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Electrical Marketing's Leading Economic Indicators - August 21 Update

Aug. 21, 2020

Building permits surge in July. Privately-owned housing units authorized by building permits in July were at a seasonally adjusted annual rate of 1,495,000, +18.8% above the revised June rate of 1,258,000 and +9.4% above the July 2019 rate of 1,366,000. The latest housing data from the U.S. Census Bureau showed that single-family authorizations in July were at a rate of 983,000, +17% above the revised June figure of 840,000.

Conference Board reports bump in July’s leading indicators but says economic outlook is still weak. The Conference Board Leading Economic Index (LEI) for the U.S. increased +1.4% in July to 104.4 (2016 = 100), following a +3% increase in June and a +3.1% increase in May.

“The U.S. LEI increased for the third consecutive month in July, albeit at a slower pace than the sharp increases in the previous two months,” said Ataman Ozyildirim, senior director of economic research at The Conference Board. “Despite the recent gains in the LEI, which remain fairly broad-based, the initial post-pandemic recovery appears to be losing steam. The LEI suggests that the pace of economic growth will weaken substantially during the final months of 2020.”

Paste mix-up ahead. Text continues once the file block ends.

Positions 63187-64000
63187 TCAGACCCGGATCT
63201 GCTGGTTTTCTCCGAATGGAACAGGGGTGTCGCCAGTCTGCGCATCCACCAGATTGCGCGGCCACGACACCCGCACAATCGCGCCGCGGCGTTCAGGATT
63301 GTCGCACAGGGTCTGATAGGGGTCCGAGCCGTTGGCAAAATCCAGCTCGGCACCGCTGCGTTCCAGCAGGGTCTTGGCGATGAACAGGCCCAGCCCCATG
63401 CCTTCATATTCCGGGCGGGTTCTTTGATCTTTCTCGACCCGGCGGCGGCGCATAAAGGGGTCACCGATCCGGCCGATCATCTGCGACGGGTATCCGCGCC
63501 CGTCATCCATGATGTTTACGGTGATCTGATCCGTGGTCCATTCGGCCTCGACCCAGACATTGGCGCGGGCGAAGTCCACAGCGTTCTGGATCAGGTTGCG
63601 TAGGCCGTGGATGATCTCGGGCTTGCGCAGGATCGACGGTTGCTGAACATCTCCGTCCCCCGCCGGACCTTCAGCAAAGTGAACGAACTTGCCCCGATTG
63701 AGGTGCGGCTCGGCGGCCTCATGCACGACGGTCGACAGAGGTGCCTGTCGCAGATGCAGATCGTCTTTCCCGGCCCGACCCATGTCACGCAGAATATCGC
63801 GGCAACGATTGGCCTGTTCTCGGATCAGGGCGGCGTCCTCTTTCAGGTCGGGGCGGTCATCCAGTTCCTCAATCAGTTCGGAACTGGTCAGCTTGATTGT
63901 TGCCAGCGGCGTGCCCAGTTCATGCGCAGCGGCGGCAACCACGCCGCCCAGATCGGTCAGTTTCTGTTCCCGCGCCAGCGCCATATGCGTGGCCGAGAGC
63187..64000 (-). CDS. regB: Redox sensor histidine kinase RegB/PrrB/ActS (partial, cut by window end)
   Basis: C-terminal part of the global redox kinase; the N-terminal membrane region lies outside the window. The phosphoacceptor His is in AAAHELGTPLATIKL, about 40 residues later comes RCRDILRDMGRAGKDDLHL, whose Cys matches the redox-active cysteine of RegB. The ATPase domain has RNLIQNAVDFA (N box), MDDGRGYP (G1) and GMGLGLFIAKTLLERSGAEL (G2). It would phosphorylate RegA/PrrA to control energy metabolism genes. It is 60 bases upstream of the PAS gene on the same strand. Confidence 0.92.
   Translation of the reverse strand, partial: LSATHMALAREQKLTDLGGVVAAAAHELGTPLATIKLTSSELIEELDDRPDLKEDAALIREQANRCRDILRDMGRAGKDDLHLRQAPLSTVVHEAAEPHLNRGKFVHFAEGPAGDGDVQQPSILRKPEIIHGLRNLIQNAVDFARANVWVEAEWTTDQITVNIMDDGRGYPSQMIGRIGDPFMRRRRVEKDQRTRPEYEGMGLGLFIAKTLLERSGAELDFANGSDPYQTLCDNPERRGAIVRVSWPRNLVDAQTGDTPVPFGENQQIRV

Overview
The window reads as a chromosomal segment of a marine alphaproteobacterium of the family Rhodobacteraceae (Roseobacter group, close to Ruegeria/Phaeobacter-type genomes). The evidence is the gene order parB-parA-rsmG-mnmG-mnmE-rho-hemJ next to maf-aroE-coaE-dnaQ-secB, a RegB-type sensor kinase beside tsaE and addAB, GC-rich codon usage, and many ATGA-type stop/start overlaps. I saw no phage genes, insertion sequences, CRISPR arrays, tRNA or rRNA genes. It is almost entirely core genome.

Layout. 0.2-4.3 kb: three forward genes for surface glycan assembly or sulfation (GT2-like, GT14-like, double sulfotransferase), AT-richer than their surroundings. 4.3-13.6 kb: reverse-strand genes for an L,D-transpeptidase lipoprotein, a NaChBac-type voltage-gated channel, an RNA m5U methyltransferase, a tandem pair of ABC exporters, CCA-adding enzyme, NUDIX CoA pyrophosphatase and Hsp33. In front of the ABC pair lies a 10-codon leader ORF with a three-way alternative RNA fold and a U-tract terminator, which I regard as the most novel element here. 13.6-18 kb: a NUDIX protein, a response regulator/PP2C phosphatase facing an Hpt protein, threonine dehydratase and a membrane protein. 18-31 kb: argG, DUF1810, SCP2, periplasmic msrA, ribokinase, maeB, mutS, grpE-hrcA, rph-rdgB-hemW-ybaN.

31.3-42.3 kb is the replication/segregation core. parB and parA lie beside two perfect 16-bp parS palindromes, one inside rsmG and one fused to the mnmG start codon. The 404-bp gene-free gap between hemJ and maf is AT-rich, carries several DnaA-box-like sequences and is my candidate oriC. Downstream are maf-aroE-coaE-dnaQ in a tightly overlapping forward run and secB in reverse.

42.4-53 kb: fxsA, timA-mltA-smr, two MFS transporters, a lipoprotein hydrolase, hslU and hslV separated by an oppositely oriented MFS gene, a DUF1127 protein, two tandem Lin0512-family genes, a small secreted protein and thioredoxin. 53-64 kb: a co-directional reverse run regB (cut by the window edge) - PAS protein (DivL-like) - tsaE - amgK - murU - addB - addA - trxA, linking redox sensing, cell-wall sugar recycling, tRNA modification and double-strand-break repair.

Purchasing Managers Index increases 1.6 points in July. The Institute for Supply Management’s (ISM) monthly survey of industrial purchasing managers is pointing to better business conditions down the road. Tim Fiore, chair of the ISM’s Manufacturing. Business Committee said the July PMI hit 54.2 points, up 1.6 points from the June reading. “This figure indicates expansion in the overall economy for the third month in a row after a contraction in April, which ended a period of 131 consecutive months of growth,” he said in a press release.

Freight-rail traffic remains soft. After bottoming out in May, total weekly rail traffic has continued to show some steady gains through early August, according to the American Association of Railroads (AAR). The association said that for the week ending Aug. 8, total U.S. weekly rail traffic was 497,397 carloads and intermodal units, down -6.7% compared with the same week last year. Freight rail shipments are a leading indicator.